As the half-hour mark approached the game remained goalless. A breathless encounter, undoubtedly, but one that still lacked a moment of magic. Caressed into a wide position, the ball made its way to full-back Guillermo Varela who swiftly sent it swirling into the box. His cross evaded the attempted headed clearance of Laurent Koscielny before squirming under the splayed legs of his fellow centre-back Gabriel. Instantly the ball was sent up and over the extended arms of Petr Čech and into the gaping net by the right boot of Rashford. While others thought and pondered, Rashford took action. One-nil Manchester United.

Scarcely three minutes later Rashford was at it again. Jesse Lingard tossed the ball into the Arsenal area, intending for it to fall upon the perimeter of the six-yard box. There it found Rashford, who had stolen space the Gunners’ backline would rue affording him, and flicked a neat header goalwards, beating Čech at his far post. Two for United; two for Rashford.

Time enough remained for the game’s impetus to swing back and forth, to allow the chewing of many more fingernails, the straining of many more nerves. Danny Welbeck grabbed a goal back for Arsenal. Rashford then turned provider as he assisted Ander Herrera’s strike from the box’s edge. The away side grabbed another consolation, through Mesut Özil, but ultimately the points would stay in Manchester. The game ceased at 3-2.

Following a second brace in two games, in as little as three days, United’s number 39 was named Man of the Match. Having almost single-handedly sunk the Gunners, the youngster was certified as Old Trafford’s latest hero and his formal introduction was complete. Marcus Rashford, the world; the world, Marcus Rashford. And then, the very next day, he was back at school.

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“I walked into the sixth-form common room on Monday morning, before lessons began, and Marcus Rashford was playing pool with one of the other sixth-form boys,” recalled Aidan Moloney, headteacher at Rashford’s secondary school, in conversation with The Telegraph. “The staff went over to congratulate Marcus and then, at 9am, the bell went and they were straight down to lessons.”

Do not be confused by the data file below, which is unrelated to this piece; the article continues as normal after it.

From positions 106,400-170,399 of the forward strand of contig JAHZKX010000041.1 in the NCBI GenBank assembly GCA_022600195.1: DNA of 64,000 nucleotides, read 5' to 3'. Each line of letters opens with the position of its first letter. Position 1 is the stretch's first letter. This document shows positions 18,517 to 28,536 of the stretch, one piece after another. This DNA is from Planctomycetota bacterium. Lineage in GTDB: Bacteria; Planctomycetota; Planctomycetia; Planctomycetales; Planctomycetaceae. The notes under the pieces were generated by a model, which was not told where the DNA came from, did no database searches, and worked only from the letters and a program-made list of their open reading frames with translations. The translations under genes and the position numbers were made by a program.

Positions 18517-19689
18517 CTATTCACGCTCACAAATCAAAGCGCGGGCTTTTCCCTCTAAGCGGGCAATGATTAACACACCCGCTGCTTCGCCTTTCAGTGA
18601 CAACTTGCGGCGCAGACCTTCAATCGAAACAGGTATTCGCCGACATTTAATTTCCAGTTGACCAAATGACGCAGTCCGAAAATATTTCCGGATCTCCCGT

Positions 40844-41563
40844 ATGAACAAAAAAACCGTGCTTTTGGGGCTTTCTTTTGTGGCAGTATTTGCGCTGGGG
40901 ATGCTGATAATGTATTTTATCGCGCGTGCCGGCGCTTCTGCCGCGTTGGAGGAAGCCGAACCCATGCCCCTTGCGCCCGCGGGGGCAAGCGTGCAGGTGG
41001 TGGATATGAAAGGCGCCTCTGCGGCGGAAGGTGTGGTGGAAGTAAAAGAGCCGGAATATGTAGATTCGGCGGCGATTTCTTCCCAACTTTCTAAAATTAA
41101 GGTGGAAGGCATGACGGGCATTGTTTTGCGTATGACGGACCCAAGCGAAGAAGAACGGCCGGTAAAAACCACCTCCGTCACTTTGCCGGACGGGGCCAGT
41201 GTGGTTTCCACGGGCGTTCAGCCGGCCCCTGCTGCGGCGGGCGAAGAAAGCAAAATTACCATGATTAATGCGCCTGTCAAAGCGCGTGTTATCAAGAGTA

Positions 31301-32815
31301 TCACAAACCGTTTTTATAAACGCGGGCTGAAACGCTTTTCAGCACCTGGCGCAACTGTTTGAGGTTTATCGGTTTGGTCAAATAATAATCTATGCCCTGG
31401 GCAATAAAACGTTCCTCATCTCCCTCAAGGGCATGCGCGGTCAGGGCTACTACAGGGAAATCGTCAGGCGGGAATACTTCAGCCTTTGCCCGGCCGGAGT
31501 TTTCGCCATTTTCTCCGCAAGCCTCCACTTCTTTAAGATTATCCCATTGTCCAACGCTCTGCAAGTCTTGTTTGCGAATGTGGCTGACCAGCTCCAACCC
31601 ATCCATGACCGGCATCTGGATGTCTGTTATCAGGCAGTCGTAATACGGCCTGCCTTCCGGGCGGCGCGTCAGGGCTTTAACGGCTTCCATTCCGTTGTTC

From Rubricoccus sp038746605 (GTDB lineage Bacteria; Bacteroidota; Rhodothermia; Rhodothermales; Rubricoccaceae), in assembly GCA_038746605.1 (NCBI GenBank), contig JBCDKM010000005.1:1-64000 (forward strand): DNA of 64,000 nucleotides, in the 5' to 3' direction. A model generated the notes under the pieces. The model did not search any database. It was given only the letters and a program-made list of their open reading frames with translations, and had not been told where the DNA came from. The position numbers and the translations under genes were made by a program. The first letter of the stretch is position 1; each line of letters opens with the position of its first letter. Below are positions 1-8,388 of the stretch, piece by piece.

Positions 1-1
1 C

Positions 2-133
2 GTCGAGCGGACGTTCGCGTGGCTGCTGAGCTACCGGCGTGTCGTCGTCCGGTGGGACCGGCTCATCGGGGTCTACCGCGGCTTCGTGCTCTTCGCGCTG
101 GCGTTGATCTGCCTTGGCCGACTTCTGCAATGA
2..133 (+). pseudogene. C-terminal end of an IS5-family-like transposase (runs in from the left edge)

Not only did Rashford begin his burgeoning career at the famous Fletcher Moss Rangers team, for whom the likes of Welbeck, Lingard, Ravel Morrison and before them Wes Brown once played, but he also received his mainstream education at the Ashton on Mersey school where, since 1998, the majority of Manchester United’s youth prospects have been taught. Such is the club’s ethos, Rashford may have downed Arsenal with a double on Sunday but he’d still be in class come Monday. This was all in the name of, as they put it, “grounding” the youngsters.

This grounding would prove vital. Almost overnight, the name Rashford had entered the country’s footballing lexicon and it seemed almost everybody knew exactly who he was with the click of his fingers. This naturally included his team’s next opponents: Manchester City.

Though few knew him intimately, his inclusion could no longer catch anybody cold. Should he score against any team in the league, from here to the season’s end, no opponent would be allowed to excuse their inadequacies on account of Rashford’s surprise inclusion. Put simply, United would be mad not to play him.

It was reasoned that knowledge would be power, that just as admitting an issue is the first step in tackling it, Manchester City would be capable of shackling the young forward because they could see him coming. That plan, however, worked far better in theory than in practice. The City defence kept Rashford quiet for all of 16 minutes.